Training in savings have been given to the agricultural groups supported by CRESS to enable them to become self-sufficient, funding seeds and tools for the coming years. Thanks to the support of the Chalke Valley Lent project, CRESS was able to fund 26 out of 41 savings groups. all in refugee camps in Uganda.
The savings groups each have around 20 people in them and with each individual’s household supporting about 15 people the impact of the groups is being felt by over 1,014 people throughout the refugee communities. 193 businesses have been started and a total of 461 businesses supported with the funds that have been saved, which will in turn raise money to help families and communities grow.
Joyce is 29 years old and married with three children. She lives in Imvepi refugee camp – Arua district. She said, she ran a restaurant business in South Sudan before the war broke out. She lost everything in the war.
While in the camp, she had nobody to offer her money for business until she heard about the CRESS facilitated Savings Groups.
She said the saving program has benefited her and the family in the following ways:
- She was able to learn ways of generating money to be saved in the group.
- Through the help of the group, she was able to borrow money from the group and invested the 80,000/= [£9] for Pancakes, tomatoes and groundnut-paste business.
- She is now able to buy food for the family.
- She is now making about 150,000/= [£33] profit in her business per week.
- According to her she is now able to afford buying clothes.
In the future:
“I plan to open a restaurant next year and construct a semi-permanent house made out of iron sheet and burnt bricks”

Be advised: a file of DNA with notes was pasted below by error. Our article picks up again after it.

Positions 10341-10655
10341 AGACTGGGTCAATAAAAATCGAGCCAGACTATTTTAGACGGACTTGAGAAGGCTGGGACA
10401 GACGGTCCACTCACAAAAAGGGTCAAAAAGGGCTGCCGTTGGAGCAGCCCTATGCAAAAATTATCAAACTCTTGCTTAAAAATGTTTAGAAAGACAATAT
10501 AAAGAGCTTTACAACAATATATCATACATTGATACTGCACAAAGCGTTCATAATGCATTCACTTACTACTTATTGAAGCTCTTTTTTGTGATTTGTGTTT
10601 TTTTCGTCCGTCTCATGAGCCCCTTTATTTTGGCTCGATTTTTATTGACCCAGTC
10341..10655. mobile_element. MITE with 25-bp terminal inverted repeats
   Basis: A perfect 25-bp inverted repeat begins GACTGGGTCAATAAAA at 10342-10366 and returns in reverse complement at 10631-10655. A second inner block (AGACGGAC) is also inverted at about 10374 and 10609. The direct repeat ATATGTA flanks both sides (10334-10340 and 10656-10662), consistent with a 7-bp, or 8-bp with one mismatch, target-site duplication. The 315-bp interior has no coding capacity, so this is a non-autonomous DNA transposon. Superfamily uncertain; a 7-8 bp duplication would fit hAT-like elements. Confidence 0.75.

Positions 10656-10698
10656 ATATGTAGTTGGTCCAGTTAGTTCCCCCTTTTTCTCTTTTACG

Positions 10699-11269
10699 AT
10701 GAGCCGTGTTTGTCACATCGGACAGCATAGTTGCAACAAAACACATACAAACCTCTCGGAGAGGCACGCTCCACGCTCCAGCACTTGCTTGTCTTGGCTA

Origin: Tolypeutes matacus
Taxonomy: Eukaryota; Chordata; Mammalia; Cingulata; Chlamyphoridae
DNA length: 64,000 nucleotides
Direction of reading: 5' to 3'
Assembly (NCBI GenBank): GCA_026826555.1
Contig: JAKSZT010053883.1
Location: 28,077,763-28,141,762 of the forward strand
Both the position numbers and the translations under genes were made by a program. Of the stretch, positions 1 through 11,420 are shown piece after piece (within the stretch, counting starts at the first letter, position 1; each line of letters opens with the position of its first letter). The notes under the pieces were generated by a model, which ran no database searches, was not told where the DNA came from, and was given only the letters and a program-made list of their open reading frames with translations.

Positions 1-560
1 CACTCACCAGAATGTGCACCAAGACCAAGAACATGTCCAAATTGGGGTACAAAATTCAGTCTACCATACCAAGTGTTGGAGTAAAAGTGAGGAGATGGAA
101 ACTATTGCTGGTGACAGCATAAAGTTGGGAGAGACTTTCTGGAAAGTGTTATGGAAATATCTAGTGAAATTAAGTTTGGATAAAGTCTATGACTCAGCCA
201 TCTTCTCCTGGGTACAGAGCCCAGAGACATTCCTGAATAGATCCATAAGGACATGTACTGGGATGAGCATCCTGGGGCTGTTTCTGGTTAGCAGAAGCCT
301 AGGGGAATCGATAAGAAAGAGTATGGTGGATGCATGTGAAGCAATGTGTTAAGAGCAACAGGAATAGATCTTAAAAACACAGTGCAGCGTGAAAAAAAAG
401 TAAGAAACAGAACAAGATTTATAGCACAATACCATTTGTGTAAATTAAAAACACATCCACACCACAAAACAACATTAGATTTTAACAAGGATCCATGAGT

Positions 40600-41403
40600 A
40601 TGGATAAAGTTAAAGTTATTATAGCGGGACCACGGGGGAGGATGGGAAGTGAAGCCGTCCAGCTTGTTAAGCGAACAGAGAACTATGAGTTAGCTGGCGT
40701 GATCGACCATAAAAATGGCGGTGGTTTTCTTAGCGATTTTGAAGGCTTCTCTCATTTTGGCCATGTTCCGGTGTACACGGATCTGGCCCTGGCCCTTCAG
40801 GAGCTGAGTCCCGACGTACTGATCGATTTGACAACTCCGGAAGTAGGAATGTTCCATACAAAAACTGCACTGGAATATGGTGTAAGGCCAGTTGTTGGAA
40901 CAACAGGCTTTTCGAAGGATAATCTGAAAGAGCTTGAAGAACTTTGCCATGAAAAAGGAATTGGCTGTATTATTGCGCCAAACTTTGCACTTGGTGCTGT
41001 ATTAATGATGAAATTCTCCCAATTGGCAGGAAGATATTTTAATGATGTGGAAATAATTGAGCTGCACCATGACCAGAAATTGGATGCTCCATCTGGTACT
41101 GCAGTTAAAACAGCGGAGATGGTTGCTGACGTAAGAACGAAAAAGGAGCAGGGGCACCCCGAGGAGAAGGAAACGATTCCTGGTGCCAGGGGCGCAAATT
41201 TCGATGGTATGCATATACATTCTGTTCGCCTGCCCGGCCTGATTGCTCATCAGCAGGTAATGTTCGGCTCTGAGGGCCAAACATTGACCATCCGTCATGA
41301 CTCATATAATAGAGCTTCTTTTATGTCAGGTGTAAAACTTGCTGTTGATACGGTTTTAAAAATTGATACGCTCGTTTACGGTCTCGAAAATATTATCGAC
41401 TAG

Sam Ladu is a South Sudanese Refugee living in Northern Uganda, Yumbe district. Sam is 24 years old and dropped out from secondary school due to lack of support from his parents.
He started business in 2016 in order to provide for his family a financial support especially paying kids in school, medication, clothing and feeding. At the time his business was prospering, the conflicts emerged in South Sudan and all his things were looted by unknown people and so he ran to Uganda with nearly nothing. He lost his business, livestock, food, buildings and clothing.
In 2019 he joined a savings group called “Ngun lo tindu” (God’s gift). He borrowed a loan of 400,000/=. He used 90,000/= for renting a shop and 60,000/= for paying his children in school and 250,000/= for adding more stock into his business. He sells mixed goods in the local market of Kilaji-Mijale Zone.
Sam said, he owes CRESS and the team working with them here so much appreciation.Through this unique and rewarding program I am able to unbelievably revive my business. He added,
“I have now established a business of my dream where, am able to make a minimum of 200,000/= shillings a week”.
How CRESS Facilitates Savings Groups
Each saving group is given a start-up kit. Each kit includes savings box, padlocks and log books for a group of 20.
There is a local trained savings group facilitator who visits to teach, encourage and advise the groups. Each facilitator looks after three groups and receive a very small monthly remuneration. To enable these facilitators CRESS has been able to donate bicycles to them so that it is easier to get between groups.
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